Interpret the key results for Fully Nested ANOVA

Complete the following steps to interpret a fully nested ANOVA. Key output includes the p-value and the variance components.

Step 1: Determine whether the association between the response and the term is statistically significant

To determine whether the association between the response and each term in the model is statistically significant, compare the p-value for the term to your significance level to assess the null hypothesis. The null hypothesis is that there is no association between the term and the response. Usually, a significance level (denoted as α or alpha) of 0.05 works well. A significance level of 0.05 indicates a 5% risk of concluding that an association exists when there is no actual association.
P-value ≤ α: The association is statistically significant
If the p-value is less than or equal to the significance level, you can conclude that there is a statistically significant association between the response variable and the term.
P-value > α: The association is not statistically significant
If the p-value is greater than the significance level, you cannot conclude that there is a statistically significant association between the response variable and the term. You may want to refit the model without the term.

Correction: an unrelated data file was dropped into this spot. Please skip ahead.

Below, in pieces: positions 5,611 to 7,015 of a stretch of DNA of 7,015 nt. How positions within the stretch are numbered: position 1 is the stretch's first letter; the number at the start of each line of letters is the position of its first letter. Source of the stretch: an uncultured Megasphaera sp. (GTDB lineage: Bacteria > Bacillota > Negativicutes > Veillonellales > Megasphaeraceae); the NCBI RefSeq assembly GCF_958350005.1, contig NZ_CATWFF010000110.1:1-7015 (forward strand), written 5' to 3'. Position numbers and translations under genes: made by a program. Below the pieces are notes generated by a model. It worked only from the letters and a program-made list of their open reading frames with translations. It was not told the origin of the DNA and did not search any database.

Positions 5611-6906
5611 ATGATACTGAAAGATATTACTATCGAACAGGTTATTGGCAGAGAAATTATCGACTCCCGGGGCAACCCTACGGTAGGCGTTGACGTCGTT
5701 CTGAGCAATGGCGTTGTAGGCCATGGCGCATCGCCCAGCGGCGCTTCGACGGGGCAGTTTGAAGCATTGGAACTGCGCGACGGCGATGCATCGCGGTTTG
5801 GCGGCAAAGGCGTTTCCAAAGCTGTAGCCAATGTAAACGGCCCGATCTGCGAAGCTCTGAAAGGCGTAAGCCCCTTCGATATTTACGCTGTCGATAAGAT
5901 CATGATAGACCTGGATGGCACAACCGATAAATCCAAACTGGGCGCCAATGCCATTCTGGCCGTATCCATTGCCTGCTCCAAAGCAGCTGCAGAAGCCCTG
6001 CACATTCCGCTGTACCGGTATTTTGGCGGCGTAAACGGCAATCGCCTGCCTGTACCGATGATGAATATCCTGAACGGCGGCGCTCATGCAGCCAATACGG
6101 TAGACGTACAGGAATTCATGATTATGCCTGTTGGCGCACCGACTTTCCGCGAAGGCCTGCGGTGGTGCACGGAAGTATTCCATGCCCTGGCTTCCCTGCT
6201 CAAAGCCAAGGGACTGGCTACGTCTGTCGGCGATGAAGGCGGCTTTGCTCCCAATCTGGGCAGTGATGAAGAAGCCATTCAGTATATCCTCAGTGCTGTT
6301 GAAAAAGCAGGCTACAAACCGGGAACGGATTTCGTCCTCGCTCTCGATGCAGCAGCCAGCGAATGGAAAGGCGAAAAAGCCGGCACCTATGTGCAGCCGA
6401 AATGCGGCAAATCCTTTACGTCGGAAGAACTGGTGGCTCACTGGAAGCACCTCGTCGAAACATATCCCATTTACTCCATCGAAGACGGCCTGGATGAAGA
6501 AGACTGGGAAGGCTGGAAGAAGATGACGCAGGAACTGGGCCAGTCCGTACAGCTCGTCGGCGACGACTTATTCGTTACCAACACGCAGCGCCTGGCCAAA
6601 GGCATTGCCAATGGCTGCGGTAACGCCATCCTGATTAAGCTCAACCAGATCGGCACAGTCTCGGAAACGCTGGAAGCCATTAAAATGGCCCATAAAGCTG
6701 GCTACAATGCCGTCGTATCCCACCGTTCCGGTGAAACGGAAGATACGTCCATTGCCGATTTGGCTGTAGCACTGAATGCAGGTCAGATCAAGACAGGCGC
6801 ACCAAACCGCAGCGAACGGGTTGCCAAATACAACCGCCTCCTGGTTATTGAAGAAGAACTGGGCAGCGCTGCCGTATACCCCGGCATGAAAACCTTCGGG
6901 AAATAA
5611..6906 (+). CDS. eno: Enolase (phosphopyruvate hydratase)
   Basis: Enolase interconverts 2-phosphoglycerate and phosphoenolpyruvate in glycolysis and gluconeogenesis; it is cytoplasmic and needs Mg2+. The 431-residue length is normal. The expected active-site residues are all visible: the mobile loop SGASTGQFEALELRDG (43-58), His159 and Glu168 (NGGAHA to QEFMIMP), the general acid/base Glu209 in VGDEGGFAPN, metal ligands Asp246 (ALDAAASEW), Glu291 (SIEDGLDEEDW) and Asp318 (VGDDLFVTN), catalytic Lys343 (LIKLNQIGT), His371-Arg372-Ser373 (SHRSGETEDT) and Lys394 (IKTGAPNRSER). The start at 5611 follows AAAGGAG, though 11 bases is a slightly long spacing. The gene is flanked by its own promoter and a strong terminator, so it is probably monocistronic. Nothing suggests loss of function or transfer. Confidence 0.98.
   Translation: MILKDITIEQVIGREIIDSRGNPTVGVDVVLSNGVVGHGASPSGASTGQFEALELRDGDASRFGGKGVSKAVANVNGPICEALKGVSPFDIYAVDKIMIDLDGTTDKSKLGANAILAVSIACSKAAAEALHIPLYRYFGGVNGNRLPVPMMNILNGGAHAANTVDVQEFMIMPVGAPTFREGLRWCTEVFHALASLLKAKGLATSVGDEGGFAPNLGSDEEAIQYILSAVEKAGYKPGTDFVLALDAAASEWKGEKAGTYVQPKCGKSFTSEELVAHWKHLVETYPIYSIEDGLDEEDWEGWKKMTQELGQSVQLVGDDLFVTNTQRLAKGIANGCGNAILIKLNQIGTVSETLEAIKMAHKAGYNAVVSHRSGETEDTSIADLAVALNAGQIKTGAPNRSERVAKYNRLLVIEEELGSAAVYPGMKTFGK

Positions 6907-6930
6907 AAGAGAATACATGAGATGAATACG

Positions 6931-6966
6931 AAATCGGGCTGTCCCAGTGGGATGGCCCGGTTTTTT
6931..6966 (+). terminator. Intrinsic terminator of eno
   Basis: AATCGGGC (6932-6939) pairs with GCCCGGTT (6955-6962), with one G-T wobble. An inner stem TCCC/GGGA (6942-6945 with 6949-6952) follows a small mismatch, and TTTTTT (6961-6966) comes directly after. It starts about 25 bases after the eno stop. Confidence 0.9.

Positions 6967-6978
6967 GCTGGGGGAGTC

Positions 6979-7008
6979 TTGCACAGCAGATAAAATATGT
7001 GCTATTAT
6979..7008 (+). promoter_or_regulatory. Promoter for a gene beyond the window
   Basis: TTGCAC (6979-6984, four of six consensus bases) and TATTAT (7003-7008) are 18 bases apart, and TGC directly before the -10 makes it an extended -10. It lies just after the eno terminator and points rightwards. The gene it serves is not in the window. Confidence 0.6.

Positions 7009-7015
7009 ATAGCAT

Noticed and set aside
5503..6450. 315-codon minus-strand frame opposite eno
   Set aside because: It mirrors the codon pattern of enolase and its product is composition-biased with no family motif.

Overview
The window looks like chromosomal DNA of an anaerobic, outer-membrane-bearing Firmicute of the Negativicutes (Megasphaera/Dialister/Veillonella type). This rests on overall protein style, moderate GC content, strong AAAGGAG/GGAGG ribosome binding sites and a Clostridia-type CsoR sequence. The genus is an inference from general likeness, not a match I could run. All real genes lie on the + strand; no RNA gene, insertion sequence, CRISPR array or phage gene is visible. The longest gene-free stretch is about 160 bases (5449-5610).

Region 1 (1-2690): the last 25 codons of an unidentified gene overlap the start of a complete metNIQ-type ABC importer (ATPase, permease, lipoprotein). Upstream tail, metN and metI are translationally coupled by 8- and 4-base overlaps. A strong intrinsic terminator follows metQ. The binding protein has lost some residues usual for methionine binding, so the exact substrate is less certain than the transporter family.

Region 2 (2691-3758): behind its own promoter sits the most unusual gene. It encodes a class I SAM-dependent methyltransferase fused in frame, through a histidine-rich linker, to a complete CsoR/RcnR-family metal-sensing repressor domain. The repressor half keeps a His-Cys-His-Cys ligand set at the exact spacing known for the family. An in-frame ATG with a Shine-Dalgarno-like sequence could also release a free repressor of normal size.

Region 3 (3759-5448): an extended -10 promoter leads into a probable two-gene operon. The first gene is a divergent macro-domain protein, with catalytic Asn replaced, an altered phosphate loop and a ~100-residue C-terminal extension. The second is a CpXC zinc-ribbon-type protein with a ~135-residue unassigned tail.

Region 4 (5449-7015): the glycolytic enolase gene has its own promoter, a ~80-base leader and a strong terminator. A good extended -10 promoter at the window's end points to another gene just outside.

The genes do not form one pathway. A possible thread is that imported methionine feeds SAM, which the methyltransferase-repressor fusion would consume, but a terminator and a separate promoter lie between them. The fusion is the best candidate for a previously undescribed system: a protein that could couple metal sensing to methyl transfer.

If there are multiple predictors without a statistically significant association with the response, you can reduce the model by removing terms one at a time. For more information on removing terms from the model, go to Model reduction.

All factors in a fully nested ANOVA model are random. Consequently, a factor that is statistically significant indicates that it contributes to the amount of variation in the response.

Analysis of Variance for Temp Source DF SS MS F P Plant 3 731.5156 243.8385 5.854 0.011 Operator 12 499.8125 41.6510 1.303 0.248 Shift 48 1534.9167 31.9774 2.578 0.000 Batch 128 1588.0000 12.4062 Total 191 4354.2448
Key Results: P-Value

In these results, the ANOVA table indicates that plant and shift are statistically significant at the 0.05 level. The operator effect is not statistically significant at the 0.05 level. The effects in the model use all of the degrees of freedom, so no degrees of freedom remain to test the statistical significance of the different batches.

Step 2: Examine the variance components

Examine the variance components to determine how much of the variation in the study can be attributed to each random term. Higher values indicate that the term contributes more variability to the response.

Variance Components % of Source Var Comp. Total StDev Plant 4.212 17.59 2.052 Operator 0.806 3.37 0.898 Shift 6.524 27.24 2.554 Batch 12.406 51.80 3.522 Total 23.948 4.894
Key Results: Variance components

In these results, the variance component estimates indicate that the variability attributable to batches, shifts, and plants was 52%, 27%, and 18%, respectively, of the total variability.

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